A.L.S (Amyotrophic Lateral Sclerosis) is the most severe of degenerative diseases that affects nerve cells. The disease is rare and incurable. The disease is also known as "Lou Gehrig's Disease," for the American Baseball player who contracted the disease in the 1930s. In Britain, it is known as MND (Motor Neuron Disease) and in France - Maladie de Charcot.
A.L.S affects the peripheral motor nerve cells which the brain uses to supervise most voluntary mussels of the body. The nerve cells are destroyed and are unable to control muscle movement, which leads to the weakening and eventual paralysis of the muscle and the spinal cord. Motor neurons reach from the brain to the spinal cord and from the spinal cord to the muscles throughout the body. The progressive degeneration of the motor neurons in ALS eventually leads to their death. When the motor neurons die, the ability of the brain to initiate and control muscle movement is lost. With voluntary muscle action progressively affected, patients in the later stages of the disease may become totally paralyzed. In the course of the disease, the muscles responsible for stimulating the limbs, swallowing, speech and breathing are gradually damaged, in random order.
Five to ten percent of all ALS cases are hereditary, with more than one case per family. In most cases, the disease attacks sporadically; there is no method of predicting who will become sick.
Initial symptoms are typically minor and unspecific, a fact that usually delays diagnosis. These symptoms include:
• Weakening of the limbs' muscles.
• Muscle spasms and "jumps", especially hand and leg muscles.
• Difficulty of speech and sound.
• Difficulty in swallowing and breathing.
Every patients experience different order of symptoms and advancement in the muscle systems. However, most patients first suffer muscle weakening, which leads to tumbles, dropping of objects and fatigue.
The progression of the disease and spread of paralysis usually damages speech, swallowing, chewing and breathing.
Since the disease only harms the motor nerves, and the sensory nerves remain intact, there is no affect on sight, hearing, feeling, taste and olfactory senses. Since there is no cognitive damage, most patients remain lucid throughout the disease.
The disease attacks 1 in 10,000 people. It is estimated that 600-700 ALS patients live in Israel. The disease typically appears at ages 46-65, although there are cases of younger and older patients.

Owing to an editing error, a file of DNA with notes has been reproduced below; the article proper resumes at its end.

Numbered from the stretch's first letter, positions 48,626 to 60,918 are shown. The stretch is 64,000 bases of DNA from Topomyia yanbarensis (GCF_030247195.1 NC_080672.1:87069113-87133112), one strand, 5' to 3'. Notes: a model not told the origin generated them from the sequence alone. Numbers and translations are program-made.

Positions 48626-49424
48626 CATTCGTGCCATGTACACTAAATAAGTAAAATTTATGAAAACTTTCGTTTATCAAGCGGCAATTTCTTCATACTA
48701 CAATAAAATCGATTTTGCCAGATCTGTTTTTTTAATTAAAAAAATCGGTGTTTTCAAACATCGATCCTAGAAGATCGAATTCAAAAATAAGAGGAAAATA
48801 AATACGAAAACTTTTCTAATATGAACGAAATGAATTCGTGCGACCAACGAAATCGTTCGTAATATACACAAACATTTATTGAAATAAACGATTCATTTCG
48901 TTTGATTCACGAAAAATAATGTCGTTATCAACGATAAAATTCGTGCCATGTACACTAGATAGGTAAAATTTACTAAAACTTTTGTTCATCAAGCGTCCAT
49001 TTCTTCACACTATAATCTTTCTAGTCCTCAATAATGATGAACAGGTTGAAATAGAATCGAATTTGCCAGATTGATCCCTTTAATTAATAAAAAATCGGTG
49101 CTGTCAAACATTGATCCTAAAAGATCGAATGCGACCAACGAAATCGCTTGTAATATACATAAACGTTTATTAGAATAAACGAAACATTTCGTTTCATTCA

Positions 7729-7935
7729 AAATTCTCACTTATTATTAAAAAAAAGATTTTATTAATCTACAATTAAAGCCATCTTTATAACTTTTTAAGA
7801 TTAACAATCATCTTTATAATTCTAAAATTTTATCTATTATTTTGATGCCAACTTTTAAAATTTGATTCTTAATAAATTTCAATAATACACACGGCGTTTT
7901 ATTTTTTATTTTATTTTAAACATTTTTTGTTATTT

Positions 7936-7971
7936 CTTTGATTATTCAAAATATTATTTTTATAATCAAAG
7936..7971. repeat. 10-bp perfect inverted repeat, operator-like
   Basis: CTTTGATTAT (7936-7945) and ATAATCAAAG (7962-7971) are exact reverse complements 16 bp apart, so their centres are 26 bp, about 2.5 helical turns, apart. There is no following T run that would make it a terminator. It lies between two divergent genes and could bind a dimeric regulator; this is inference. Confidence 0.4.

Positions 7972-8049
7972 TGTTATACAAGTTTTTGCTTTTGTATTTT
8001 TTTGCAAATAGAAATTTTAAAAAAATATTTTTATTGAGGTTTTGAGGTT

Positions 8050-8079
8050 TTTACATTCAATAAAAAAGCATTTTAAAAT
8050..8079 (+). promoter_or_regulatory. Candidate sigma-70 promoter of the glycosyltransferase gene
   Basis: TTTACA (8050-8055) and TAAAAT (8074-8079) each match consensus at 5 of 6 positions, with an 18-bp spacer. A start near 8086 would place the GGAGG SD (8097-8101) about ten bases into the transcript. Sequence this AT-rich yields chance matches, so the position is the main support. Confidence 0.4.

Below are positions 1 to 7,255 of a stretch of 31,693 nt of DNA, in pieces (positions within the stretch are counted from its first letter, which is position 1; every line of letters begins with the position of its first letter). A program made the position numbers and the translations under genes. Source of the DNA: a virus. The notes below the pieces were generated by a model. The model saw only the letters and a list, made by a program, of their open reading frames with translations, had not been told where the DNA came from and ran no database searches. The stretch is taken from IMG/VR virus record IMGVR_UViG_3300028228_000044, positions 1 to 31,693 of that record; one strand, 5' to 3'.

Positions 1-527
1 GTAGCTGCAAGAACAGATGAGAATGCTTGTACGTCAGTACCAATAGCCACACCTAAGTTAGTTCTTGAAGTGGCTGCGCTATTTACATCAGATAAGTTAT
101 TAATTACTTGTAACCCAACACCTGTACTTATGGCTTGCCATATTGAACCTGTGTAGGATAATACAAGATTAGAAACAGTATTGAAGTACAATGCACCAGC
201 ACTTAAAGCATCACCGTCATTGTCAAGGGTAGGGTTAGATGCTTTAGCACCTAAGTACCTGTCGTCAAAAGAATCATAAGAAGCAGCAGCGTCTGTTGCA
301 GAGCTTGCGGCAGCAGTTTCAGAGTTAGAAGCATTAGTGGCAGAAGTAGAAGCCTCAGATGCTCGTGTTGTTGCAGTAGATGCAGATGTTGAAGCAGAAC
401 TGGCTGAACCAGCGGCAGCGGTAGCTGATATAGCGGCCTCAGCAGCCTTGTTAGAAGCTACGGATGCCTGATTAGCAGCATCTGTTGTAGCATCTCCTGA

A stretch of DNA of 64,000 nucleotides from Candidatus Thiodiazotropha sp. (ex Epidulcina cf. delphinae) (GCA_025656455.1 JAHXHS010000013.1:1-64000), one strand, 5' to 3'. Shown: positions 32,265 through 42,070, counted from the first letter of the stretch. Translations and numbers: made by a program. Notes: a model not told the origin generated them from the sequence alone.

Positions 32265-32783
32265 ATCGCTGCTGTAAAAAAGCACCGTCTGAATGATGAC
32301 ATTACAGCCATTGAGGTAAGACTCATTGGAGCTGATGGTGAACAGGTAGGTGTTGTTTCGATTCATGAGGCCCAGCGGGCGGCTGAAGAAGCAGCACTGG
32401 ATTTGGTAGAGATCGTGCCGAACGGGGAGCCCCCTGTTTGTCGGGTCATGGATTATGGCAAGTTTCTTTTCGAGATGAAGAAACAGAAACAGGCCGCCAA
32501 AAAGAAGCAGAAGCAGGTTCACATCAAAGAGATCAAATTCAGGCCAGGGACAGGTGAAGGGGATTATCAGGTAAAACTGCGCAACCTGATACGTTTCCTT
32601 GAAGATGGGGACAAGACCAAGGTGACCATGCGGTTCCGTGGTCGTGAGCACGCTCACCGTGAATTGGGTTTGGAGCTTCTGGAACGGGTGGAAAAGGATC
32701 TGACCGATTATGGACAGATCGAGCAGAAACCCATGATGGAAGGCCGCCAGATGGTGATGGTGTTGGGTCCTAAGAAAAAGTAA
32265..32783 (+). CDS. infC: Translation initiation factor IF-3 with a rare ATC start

Five to ten percent of the cases concern hereditary dominance.
Most patients will live 3-5 years from the day they were diagnosed; 20 percent 5-10 years and 10 percent more than 10 years.
A.L.S is suspected when a person complains of muscle weakness that deteriorates over time, including the use of limbs and the ability to swallow and breathe. A neurological test is crucial in diagnosing the disease. The neurologist will seek proof that the motor nerves are malfunctioning.
The typical test is an EMG – which checks the functionality of motor nerves – by inserting a needle inside the weakening muscles and recording their activities.
In most cases, more tests are required to dismiss other reasons that the muscles should weaken, including blood tests, MRI and the fluid of the spinal column.
Rilozol/Rilotek is the only drug with a proven record of slowing down – by a few months – the progression of the disease. This drug has no significant side effects.
Proper nutrition and exercise (during the initial stages of the disease) were shown as effective in maintaining the patient's condition. In some cases, a gastrostom, direct feeding into the stomach, to complement or replace typical nourishment.
As the disease progresses, there is typically a need for a mechanism to support breathing. The patient can typically use non-invasive breathing instruments until advanced stages of the disease.
With A.L.S, supportive treatment is critical in maintaining the patient's quality of life. Such supportive treatment includes physiotherapy, therapy for swallowing and talking, breathing therapy and emotional therapy. Many treatments are designed to ease such symptoms as muscle cramps, shortness of breath, accumulation of saliva, pains, sleeplessness, heightened laughter or weeping and psychological difficulties.
Many accessories and appliances are available to ease upon movement and communications.